Evaluating Teachers -Schools are opening up. Unlike the typical hustle, where teachers build routines and classes understand their expectations, students and teachers adapt to the new normal regarding distance learning.
Distance learning continues to dominate conversations about how students learn and how teachers will prepare and deliver their lessons, with parents’ concerns about how much their children will learn this year.
Even though there are lovely and informative resources like School and Childcare Program (Plan, Prepare & Respond) and IDEA’s Continuity of Learning During COVID-10, administrators will soon focus on evaluating teachers effectively distance learning era.
Their focus leads us to a fundamental question. This question will help frame what was once distinctive between formative and summative evaluation.
Before we can even answer what to look for, we must identify the essential components of what every teacher must do daily.
Professional Knowledge: Teachers must understand students’ curriculum, subject content, and developmental needs by providing digital and in-person learning experiences.
Instructional Planning: Using the division’s curriculum, pacing guides, and aligning them to the state’s standards to develop effective strategies that tap into resources and data to meet the needs of all students.
Instructional Delivery: Student-centered activities through various instructional strategies to meet individual learning needs and modalities in which they learn.
Assessing Student Mastery: Utilizing summative and formative assessments where all data measures student academic progress by guiding instruction and delivery methods that provide timely feedback to students and families throughout the school year.
Learning Environment: Regardless of where lessons are taught, educators use resources, routines, and procedures to provide a respectful, positive, safe, student-centered environment conducive to learning.
Professionalism: Providing a commitment to professional ethics, where parents, teachers, and students communicate effectively. It’s here where the educator takes responsibility for participating in professional growth that enhances student learning.
Student Academic Progress: Seeing overall growth in every student resulting from the teacher’s effort to refine and improve their delivery and engagement continually.
These seven areas are the cornerstone of fundamental teaching and serve as the pillars for maximizing students’ potential.
But what would it look like if we included a digital component?
We need to include critical facets such as frequently communicating, providing additional resources, verifying all children have accessibility, strengthening structures embedded for lessons online and offline, and having a frequently asked questions list updated continuously.
It’s not as hard as one would think to integrate the two realms, but we do have to know where the technological pieces fit within which pillar.
This checklist you can download brings it all together and shows how to engage and work smarter while including the vital elements.
Putting these together makes sense. It brings evolution to education, and I hope helps change the way you see teaching and learning.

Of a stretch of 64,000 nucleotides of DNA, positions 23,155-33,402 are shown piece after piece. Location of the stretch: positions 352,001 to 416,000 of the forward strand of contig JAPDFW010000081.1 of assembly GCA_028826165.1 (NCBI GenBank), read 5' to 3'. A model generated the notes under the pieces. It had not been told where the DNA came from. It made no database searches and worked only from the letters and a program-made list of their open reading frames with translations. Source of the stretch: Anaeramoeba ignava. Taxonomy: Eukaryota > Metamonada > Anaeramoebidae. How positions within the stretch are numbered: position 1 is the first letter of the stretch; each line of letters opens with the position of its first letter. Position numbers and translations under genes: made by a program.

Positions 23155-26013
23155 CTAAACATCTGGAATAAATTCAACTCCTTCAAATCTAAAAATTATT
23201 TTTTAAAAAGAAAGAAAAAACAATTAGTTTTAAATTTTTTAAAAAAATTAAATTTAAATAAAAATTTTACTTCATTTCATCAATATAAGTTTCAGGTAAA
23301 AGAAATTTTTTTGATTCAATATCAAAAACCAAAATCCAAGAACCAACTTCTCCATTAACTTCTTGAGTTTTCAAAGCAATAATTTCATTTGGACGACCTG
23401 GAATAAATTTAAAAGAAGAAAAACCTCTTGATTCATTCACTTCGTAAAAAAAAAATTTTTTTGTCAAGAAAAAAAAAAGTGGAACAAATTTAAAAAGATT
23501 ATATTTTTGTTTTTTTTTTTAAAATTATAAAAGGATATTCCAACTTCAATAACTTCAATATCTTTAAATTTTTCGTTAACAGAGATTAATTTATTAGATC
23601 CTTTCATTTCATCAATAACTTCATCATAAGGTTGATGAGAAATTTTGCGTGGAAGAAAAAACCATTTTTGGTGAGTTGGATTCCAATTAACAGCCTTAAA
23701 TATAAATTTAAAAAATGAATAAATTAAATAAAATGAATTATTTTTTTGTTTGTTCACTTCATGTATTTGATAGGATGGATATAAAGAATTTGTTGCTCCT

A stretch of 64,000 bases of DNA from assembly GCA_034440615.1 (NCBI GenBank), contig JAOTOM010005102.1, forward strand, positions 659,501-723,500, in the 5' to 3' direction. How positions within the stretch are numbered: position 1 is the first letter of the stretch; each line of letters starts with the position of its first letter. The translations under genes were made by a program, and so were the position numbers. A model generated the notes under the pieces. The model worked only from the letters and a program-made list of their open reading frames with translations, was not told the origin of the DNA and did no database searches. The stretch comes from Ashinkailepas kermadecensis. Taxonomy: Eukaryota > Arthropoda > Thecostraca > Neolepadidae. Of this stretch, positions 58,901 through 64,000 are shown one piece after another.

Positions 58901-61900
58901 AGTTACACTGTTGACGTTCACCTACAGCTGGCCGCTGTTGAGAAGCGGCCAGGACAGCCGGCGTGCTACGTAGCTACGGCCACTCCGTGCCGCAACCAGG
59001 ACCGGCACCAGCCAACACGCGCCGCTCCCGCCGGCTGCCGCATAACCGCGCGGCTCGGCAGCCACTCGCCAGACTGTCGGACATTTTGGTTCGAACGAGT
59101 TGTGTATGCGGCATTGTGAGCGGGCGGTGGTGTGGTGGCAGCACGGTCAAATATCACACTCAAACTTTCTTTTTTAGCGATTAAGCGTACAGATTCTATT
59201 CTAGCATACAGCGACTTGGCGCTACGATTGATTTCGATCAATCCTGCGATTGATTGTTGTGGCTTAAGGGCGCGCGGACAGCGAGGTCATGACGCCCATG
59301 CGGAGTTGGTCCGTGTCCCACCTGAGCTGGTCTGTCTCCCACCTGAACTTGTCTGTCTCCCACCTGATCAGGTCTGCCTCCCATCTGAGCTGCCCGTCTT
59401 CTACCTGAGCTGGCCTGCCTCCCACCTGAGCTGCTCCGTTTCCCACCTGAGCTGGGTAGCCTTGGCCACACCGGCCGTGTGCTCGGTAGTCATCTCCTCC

So what are you waiting for? Download your free checklist and finally get ahead of the curve rather than drowning in information overload that will cause a system failure. Please check out our Tools page if you haven’t done so also.
What else should we include in our checklist? I want to hear from you!
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We can do all that you suggest, plus reach out via phone call, email, text and video. We cannot force a student to log on.
Teachers are wary of official evaluations of their online teaching when the people evaluating them will have never taught online. Teachers are also teaching online for the 1st time– learning to use a LMS while teaching how to use it to Students and Parents/Guardians. Please frame conversations with Teachers as positive, appreciative and supportive. Ask non-accusatory questions about the hows and whys. Teachers know Administrators are not their best friends– our roles are employees/ employers. Administrators admitting they are learning along with Teachers will find staunch supporters.
Aaron L. Smith
Some wise and very insightful thoughts! I agree with you 100%.
It is a big learning curve for all, and we must understand that our comfort levels of distance learning vary which is why administrators and lead teachers must go in as a coaching role to support, and encourage as you mentioned. If we can do this with the understanding that there should be some flexibility, I see it as a chance to strengthen teacher and administrator relationships which can result in better feedback and engagement.
I like the Coach concept 100%. I agree these pillars stand strong. The most important one to me is Learning Environment when it encompasses Teacher/Student relationships. I want them to trust me– that I will listen, be kind, respect them as people and that I will do my academic job of teaching Spanish. There can be no learning until Students believe I believe in them.
Student Academic progress– needs Students’ effort.
Aaron L. Smith
Yes! Students won’t care that you know until they know that you care! This is so true now more than ever. Educators have built trust in and out of the classroom and the problem is how to continue building trust outside of the “classroom.” That’s where the school could help do some promoting in Social Media where the teacher and student could share some common area in a location that is professional and still promotes school spirit. Effort plays a critical role and as you mentioned, which I know will increase once children know you have their best interests.